Depression is a crippling disease that affects more than 300 million people across the globe, according to the World Health Organization. Fortunately, researchers have found that even a little exercise can significantly reduce the risk of depression, according to a study published in the American Journal of Psychiatry.
The study revealed that physical activity can prevent a person from becoming depressed. “Systematic reviews have suggested that physical activity is a protective factor for depression onset, with even small amounts of physical activity decreasing the incidence of future depressive episodes,” the researchers wrote in the report.
Researchers used a systematic review to gather information from 49 studies – which involved over 250,000 people – and proceed with the study. They collected data including age at baseline, geographical area, sex, length of follow-up, study quality, co-variates, study sample size, and total person-years.
According to Dr. Brendon Stubbs, one of the study’s authors, their findings indicate that more importance should be given to physical activities. Given its multitude of health benefits, exercising should be promoted across the lifespan. (Related: Not getting enough sleep can raise your risk of depression by 80 percent.)
To be more specific, people who regularly engaged in physical activities were found to have reduced their risk of depression by as much as 15 percent, the researchers reported. They also added that undergoing intense training isn’t necessary to achieve this benefit.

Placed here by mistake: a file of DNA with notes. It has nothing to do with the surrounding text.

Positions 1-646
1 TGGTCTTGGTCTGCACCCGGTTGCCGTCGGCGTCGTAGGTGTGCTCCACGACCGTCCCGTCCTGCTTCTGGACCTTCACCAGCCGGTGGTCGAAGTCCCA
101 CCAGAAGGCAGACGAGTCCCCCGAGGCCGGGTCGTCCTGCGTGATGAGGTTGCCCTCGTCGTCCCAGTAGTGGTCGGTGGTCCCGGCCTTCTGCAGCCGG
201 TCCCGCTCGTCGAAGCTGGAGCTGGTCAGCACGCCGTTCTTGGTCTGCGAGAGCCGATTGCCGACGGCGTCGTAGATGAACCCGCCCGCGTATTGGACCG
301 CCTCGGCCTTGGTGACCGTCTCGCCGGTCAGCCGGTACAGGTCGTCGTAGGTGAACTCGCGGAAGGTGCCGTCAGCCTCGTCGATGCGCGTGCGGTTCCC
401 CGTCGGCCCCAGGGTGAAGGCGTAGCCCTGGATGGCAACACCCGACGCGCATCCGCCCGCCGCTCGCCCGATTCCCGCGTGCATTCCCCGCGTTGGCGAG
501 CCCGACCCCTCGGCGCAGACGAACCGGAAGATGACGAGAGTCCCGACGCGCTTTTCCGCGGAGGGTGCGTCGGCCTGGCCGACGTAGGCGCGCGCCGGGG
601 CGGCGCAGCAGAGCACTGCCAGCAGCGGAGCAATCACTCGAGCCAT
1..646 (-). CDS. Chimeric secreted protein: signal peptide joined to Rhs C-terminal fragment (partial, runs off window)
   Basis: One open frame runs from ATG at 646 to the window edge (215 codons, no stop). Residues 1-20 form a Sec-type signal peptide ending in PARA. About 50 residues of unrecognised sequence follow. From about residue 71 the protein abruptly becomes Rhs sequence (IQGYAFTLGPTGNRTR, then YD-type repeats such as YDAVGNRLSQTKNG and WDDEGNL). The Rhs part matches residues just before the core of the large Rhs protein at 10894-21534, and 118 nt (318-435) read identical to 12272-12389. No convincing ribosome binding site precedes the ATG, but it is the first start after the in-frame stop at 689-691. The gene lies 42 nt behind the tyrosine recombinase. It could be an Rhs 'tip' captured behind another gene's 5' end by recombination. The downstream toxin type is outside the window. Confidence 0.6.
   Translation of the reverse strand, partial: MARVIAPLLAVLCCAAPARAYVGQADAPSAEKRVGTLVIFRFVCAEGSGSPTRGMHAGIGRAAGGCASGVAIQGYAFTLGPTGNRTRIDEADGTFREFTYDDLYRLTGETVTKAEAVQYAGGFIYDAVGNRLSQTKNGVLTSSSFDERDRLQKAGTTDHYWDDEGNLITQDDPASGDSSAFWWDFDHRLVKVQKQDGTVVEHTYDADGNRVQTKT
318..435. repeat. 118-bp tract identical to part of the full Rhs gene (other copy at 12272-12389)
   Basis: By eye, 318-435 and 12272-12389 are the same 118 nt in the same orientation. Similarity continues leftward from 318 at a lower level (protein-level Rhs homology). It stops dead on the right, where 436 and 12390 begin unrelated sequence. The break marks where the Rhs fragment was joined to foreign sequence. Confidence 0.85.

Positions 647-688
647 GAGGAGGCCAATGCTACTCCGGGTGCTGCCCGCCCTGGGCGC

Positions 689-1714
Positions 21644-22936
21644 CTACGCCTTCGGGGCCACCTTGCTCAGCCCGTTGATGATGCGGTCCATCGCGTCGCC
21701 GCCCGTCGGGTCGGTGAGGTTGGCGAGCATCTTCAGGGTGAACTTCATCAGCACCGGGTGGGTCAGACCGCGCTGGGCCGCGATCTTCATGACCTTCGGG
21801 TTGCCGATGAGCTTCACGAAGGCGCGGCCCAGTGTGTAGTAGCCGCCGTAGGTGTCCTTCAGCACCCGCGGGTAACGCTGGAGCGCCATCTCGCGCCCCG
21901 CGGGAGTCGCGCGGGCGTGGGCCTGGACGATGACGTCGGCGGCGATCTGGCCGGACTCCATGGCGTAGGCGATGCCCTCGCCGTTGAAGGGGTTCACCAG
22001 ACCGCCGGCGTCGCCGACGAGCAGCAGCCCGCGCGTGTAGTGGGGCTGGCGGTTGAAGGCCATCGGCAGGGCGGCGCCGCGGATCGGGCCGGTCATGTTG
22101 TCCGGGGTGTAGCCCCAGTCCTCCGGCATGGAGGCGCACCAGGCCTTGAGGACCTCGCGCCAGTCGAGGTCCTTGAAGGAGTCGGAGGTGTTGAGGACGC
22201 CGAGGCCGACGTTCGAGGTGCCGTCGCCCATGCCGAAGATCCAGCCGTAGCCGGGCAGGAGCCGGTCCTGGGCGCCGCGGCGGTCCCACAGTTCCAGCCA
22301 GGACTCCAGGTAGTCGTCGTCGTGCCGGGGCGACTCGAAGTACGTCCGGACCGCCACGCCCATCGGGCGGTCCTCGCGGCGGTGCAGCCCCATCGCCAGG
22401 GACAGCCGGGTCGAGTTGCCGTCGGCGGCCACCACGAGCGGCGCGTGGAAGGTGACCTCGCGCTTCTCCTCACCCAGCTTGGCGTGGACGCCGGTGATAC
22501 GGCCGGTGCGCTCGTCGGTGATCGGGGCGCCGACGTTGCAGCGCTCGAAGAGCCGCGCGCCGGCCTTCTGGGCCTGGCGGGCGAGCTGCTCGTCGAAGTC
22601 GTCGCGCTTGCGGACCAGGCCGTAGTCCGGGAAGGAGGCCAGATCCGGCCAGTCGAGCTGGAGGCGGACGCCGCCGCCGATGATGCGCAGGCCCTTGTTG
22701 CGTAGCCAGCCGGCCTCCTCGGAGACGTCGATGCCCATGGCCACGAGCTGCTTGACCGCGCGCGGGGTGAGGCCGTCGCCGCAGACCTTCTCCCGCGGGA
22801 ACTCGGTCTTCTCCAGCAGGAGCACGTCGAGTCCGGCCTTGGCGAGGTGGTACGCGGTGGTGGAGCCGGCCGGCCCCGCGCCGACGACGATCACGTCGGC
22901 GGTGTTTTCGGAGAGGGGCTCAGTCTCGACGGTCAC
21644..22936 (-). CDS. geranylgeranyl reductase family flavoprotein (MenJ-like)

According to Dr. Joseph Firth of the University of Sydney, a 150-minute walk can prevent depression by 22 percent, while doing a little less than this prescribed amount of physical activity still has benefits. He also stressed that aside from walking, people must do an exercise routine they will enjoy doing again.
“It’s not about going to the gym on time and have a tough session, and doing something that you’ll never do again,” Firth added. In addition, he also pointed out that exercise should not be linked to great skill and competitiveness.
Since these are long-term studies over seven or eight years, this means that for exercise to be an effective protective agent against depression, it has to be done over the long haul.
While other mental health conditions may need more support from loved ones and health experts, preventing its onset require nothing more than an enjoyable change in a person’s routine. Researchers believe that there is now a compelling reason to engage people in doing a regular physical activity – whether it’s at school, workplaces, leisure programs, or elsewhere.
How can exercise help?
By doing any physical activity, our brain releases certain chemicals which are described as exercise-induced euphoria. It’s also known as the “runner’s high,” and it acts like an antidepressant. What’s better is how it protects us when the body detects stress that can possibly cause depression.
“We believe that physical activity and the chemical release actually provide a buffer from this and make you more resilient to developing depression,” Firth added.
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